“If you want to improve something, you must measure it!”
We are dedicated to finding ways to objectively measure, record and track everything in our students, that we believe to be important or vital to a their success. Most people falter and ultimately fail because they are far too SUBJECTIVE regarding their improvement. Subjectivity will get you off track. You don’t want to ‘think’ you are improving or assume you are improving, you want the incontrovertible proof. At Redwood Baseball Institute (RBI) we are constantly trying to find ways to assess and measure our players’ progress. For us, that search will never end.
One Size Does Not Fit All
At Redwood Baseball Institute we will NOT strictly choreograph, clone, or cookie cut players according to one ideal mechanical style. Any program that tries to strictly choreograph, clone, or cookie cut an athlete will ultimately fail the athletes who don’t fit inside the model’s strict constraints – which will mean MOST athletes. Cookie cutting or teaching a particular style is much easier for the coach, but not the player. Every athlete is unique and comes with their own gifts and strengths, as well as, constraints and limitations. Every athlete will be required to adjust or transform their program as they develop. The processes that were great today will need to be altered or modified tomorrow to insure challenge and growth. Therefore ONE size doesn't even fit ONE, let alone all.
Many baseball instructors have developed drills that teach positions over space and time that lead to stiff, robotic, and un-athletic swings/deliveries. The drills we utilize at Redwood Baseball Institute teach players movement segments over positions. We believe that teaching the baseball athlete movements leads to more explosiveness, athleticism, and efficiency at the plate and/or on the mound. We also understand that every individual is unique and our drills allow them to develop their own personal signature to their swing/delivery. Teaching positions is another way to choreograph baseball players and force them into positions that could potentially be unnatural and awkward for most of the athletes.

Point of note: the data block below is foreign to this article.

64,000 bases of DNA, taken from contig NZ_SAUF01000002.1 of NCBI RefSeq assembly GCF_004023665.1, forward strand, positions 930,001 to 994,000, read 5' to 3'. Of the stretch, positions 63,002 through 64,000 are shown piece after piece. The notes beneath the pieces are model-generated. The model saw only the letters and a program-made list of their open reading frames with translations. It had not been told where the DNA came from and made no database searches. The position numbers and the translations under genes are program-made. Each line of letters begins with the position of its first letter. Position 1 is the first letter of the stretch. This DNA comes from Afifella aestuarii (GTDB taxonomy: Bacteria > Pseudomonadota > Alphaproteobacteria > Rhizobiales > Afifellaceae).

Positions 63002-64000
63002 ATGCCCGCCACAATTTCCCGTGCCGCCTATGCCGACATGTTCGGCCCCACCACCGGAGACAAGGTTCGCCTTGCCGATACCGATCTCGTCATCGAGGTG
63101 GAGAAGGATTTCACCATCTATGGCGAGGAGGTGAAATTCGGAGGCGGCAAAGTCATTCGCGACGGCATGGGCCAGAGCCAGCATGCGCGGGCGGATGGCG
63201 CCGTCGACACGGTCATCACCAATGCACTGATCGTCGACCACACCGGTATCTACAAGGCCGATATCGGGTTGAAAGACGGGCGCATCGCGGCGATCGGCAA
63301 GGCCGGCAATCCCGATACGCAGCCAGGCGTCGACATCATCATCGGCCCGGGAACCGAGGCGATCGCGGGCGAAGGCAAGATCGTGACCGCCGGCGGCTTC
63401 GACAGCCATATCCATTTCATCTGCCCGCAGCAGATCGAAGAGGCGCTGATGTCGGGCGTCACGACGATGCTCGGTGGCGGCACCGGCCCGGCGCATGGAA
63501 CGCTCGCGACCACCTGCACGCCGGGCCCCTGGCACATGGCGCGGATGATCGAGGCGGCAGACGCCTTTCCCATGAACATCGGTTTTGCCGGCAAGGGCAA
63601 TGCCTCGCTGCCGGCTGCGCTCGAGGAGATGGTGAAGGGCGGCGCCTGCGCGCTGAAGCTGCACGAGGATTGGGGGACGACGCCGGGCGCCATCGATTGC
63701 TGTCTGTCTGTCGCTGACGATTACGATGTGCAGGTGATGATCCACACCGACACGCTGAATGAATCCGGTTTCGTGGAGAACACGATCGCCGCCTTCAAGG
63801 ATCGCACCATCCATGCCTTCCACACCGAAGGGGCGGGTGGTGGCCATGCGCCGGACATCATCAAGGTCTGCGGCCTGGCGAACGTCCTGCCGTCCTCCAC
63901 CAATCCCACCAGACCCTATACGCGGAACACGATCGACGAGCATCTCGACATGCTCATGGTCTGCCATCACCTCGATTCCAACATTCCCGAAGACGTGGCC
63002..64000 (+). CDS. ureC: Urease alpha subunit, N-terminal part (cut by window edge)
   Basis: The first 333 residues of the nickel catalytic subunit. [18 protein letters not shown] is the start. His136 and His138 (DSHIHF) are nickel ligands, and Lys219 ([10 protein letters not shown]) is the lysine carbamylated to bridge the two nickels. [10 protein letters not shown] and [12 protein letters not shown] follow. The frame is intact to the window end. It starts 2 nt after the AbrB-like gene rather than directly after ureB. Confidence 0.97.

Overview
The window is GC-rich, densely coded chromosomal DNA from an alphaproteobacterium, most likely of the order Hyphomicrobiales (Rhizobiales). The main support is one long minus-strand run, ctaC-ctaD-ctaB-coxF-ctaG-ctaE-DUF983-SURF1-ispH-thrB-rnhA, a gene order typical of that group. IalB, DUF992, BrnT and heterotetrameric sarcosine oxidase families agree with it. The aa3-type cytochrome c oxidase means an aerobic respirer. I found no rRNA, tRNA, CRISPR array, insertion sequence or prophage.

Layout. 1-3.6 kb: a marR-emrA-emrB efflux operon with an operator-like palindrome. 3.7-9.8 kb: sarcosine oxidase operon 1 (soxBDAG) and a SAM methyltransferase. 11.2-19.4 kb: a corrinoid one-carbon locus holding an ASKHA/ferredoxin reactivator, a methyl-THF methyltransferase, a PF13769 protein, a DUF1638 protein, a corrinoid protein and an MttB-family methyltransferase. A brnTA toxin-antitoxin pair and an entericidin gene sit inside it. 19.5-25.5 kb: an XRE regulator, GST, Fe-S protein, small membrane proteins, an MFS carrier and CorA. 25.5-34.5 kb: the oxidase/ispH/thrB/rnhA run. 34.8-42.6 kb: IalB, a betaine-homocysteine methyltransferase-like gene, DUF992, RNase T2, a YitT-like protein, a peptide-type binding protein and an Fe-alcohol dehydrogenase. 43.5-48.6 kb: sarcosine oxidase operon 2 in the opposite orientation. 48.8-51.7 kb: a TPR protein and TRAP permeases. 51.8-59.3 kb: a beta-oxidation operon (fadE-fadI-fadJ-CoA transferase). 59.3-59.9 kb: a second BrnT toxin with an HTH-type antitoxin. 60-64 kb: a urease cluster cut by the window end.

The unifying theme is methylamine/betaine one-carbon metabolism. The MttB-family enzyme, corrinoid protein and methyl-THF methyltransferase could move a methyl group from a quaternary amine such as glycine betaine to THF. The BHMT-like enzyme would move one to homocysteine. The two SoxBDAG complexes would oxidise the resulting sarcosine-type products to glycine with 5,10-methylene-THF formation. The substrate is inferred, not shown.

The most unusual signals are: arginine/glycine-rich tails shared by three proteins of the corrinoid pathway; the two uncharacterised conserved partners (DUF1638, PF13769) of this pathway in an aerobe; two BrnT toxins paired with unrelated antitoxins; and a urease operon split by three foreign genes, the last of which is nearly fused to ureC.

Wake Up/Warm Up
“You can’t recruit muscles that aren't awake”
Our athletes will always go through an active feet to fingertip warm up which helps them develop their fundamental and skill specific movement patterns. In order to recruit our fast twitch muscle fibers, we first need to wake up the body properly. This warm up also helps players improve their stability, mobility, structural alignment, and any asymmetries/strength imbalances that may be constraining their performance.
As baseball players, we need to be able to move our body in one direction and immediately take that energy and change directions immediately. The agility training focuses on change of direction movement and skill specific coordination helping players get more explosive, athletic, and stronger in the core/pelvic region of their body.
Arm care is critical in the preparation of our pitchers to maximize their growth and performance. Arm care serves a dual purpose as both a pre-throwing and post-throwing activity. You will see that the arm care done at Redwood Baseball Institute focuses on more than just warming up and strengthening the soft tissue of the shoulder and the elbow. We need to improve our strength and flexibility in a number of other areas in order to protect the ligaments in the shoulder/elbow. All Pitchers are requested to ice after each lesson. Ice bags are always available at our front counter.
Skill Specific Strength and Conditioning
The movements involved in hitting and pitching are very complex patterns that involve the entire body not just one part of the body. As a result, we shouldn't be going to the gym attempting to train one or two parts of our body. We should be using full body movements in our training that work on improving our power, speed, strength, stability, and flexibility. Everything we do in our strength and conditioning focuses on the core/pelvis, and nearly all of the exercises we do relate to the movements we use on the mound or at the plate.